Arts Desk

National Symphony in the Hood: Columbia Heights Edition

“1/2 price wine and National Symphony Orchestra” read the sign outside of Acre 121, in that order. This leaves a slightly sad impression as to which of the two Acre’s manager thought would be the bigger draw. But whichever it was, the midscale BBQ restaurant was packed on Wednesday, the first night of the NSO’s newish social experiment dubbed “NSO in your Neighborhood.” This week through Monday, Jan. 9, small chamber ensembles made up of NSO musicians are fanning out throughout Columbia Heights (broadly defined), playing a series of free public concerts at nontraditional venues such as BloomBars and All Souls Church.

Judging by Wednesday’s capacity crowds, it’s already a hit. The other concert that night, at Busboys and Poets, was also standing room only. A totally unscientific poll of two audience members found that everyone had come specifically for the music; 50 percent came after seeing an announcement on Busboys’ Facebook page, and the other 50 percent because their brother was related to one of the musicians.

The selections throughout the week are pretty eclectic, so check the schedule before heading out. Busboy’s customers were treated to a fairly conventional program of a string quartet and quintet by Beethoven and Dvořák. Acre 121’s was all over the map, including a pair of jarring modern works by David Anderson and NSO cellist David Teie, bookended by baroque pieces by J.S. Bach and Michael Haydn. But the highlight was a Celtic reel and a Norwegian “devil’s tune” played by Glenn Donnellan on a garish eight-string Norwegian fiddle. (He also owns a baseball bat he’s converted to a violin.)

“NSO in your Neighborhood” is an expansion of a couple pre-existing community performance models, one with THEARC in Southeast, and the other with the Columbia Heights Educational Campus. But it’s the first of its kind held at multiple sites throughout a residential neighborhood. The NSO had asked participating venues what kind of performance they wanted, then sent around a sign-up sheet to orchestra members, leaving it up to them to form ensembles and pick their programs. Cellist Rachel Young says musicians jumped at the opportunity. It’s something they’ve done regularly as part of their American Residency Program, in which the orchestra hits the road and plays at schools, rec centers, and nursing homes throughout a designated state (this year’s is Kentucky, in February). But so far, it hasn’t happened nearly enough in D.C. itself.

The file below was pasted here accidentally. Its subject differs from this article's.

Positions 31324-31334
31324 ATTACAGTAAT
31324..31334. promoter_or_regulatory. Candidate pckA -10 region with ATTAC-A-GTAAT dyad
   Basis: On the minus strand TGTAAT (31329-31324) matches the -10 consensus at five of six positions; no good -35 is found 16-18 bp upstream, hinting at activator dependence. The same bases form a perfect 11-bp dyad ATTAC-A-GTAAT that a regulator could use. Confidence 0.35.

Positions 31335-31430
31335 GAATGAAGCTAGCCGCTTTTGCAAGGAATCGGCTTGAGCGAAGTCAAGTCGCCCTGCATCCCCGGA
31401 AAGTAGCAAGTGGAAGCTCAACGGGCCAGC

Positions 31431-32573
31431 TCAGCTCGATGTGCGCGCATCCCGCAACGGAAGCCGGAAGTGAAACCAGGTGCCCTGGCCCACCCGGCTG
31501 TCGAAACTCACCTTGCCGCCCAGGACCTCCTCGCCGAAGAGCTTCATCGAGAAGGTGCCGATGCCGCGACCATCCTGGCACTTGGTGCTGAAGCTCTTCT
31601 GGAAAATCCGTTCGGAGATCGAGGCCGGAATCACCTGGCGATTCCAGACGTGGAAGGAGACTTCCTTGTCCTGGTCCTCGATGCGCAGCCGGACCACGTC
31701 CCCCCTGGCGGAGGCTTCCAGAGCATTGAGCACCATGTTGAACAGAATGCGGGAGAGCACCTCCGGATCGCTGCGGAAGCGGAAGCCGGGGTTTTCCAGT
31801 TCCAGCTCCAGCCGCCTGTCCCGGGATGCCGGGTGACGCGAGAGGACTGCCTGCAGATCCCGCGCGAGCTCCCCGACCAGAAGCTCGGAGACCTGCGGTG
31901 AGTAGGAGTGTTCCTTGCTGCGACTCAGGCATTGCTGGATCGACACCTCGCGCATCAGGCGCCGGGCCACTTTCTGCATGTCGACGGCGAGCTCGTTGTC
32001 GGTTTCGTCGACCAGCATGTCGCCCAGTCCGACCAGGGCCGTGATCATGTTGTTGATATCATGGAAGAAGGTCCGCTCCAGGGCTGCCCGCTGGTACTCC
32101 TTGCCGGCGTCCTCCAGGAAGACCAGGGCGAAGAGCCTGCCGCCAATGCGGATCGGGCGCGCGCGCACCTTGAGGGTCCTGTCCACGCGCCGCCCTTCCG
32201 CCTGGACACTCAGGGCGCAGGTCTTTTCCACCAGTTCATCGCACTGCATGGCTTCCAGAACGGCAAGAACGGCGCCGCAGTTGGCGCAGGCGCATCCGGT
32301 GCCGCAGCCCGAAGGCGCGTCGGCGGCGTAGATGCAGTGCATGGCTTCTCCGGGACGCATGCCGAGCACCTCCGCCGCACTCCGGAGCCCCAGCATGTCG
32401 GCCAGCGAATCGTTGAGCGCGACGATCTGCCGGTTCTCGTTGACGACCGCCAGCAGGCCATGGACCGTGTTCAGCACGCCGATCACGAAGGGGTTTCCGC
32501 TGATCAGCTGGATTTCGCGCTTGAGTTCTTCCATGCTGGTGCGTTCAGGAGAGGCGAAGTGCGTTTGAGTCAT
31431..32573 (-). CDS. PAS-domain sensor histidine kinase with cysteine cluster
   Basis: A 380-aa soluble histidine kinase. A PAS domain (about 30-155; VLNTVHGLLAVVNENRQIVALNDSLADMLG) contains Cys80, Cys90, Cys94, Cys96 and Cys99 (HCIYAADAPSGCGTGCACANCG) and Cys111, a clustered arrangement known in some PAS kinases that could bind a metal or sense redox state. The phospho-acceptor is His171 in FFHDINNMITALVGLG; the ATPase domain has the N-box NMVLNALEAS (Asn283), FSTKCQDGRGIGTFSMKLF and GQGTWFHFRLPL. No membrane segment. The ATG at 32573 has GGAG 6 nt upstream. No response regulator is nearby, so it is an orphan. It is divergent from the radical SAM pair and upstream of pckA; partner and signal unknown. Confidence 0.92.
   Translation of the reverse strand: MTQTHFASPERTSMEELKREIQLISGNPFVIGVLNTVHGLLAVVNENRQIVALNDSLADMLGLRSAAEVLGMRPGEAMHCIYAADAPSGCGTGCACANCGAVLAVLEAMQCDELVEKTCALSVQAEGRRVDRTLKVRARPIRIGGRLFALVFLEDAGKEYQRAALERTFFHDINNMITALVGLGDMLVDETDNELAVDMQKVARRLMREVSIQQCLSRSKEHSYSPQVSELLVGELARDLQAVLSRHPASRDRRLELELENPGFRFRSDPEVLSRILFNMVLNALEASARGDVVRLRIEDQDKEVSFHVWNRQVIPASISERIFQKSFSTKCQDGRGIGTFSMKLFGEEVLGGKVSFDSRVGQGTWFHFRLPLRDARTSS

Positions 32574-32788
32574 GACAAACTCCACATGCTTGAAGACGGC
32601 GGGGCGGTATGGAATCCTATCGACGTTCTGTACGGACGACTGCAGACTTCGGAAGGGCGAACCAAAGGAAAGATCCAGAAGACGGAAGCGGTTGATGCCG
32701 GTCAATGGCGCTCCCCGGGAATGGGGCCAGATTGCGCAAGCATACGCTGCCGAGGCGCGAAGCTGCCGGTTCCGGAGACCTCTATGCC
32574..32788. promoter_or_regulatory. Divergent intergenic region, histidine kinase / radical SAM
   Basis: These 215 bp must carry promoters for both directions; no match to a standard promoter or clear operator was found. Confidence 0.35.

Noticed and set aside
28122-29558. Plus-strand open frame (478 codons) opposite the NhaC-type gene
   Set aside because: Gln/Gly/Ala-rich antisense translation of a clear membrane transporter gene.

If the Columbia Heights location is a bid by the NSO to reach out to new demographics—i.e. black, Latino, and hipster audiences—Wednesday’s concerts showed mixed results. The Acre 121 crowd was just as overwhelmingly white as a typical NSO performance, and the dress code was more Brooks Brothers than A.P.C.; Busboys’ crowd was much more diverse. Both were on average younger than 40, which is a good sign for those of us who worry about classical music’s long-term prospects. In any case, breaking out of the marble mausoleum that is the Kennedy Center and playing to people where they live is exactly the kind of thing the NSO need to do more of. Plus, violinist Joel Fuller remarked, “We don’t usually get to have drinks on stage.”

All performances free and open to the public; some require prior registration. Schedule online and below:

Wednesday, January 4

7:00-9:00pm
Acre 121, 1400 Irving St., NW
CHAMBER MUSIC

NSO musicians Glenn Donnellan, violin; Ruth Wicker Schaaf, viola; David Teie, cello; and Jeffrey Weisner, bass, play works featuring a variety of classical composers, eras of music and styles.

7:00-9:00pm
Busboys and Poets, 2021 14th St., NW
CHAMBER MUSIC

NSO musicians Alexandra Osborne and Joel Fuller, violins; Mahoko Eguchi, viola; Rachel Young, cello; and Anthony Manzo, bass perform classical works.

Thursday, January 5

10:00-11:30am
Sitar Arts Center, 1700 Kalorama Rd., NW
ROUNDTABLE DISCUSSION

Professional arts administrators from the greater Washington region participate in a roundtable discussion addressing the topic of fundraising for arts education. To register, visit the Sitar Arts Center site or call (202) 797-2145.

Friday, January 6

4:00-5:00pm
Sitar Arts Center, 1700 Kalorama Rd., NW
ENSEMBLE PERFORMANCE: Viva Violins

NSO violinists Elisabeth Adkins, Holly Hamilton, Jane Bowyer Stewart and Linda Schroeder, perform classical works for children, youth and families.

7:00-9:00pm
Columbia Heights Educational Campus, 3101 16th St., NW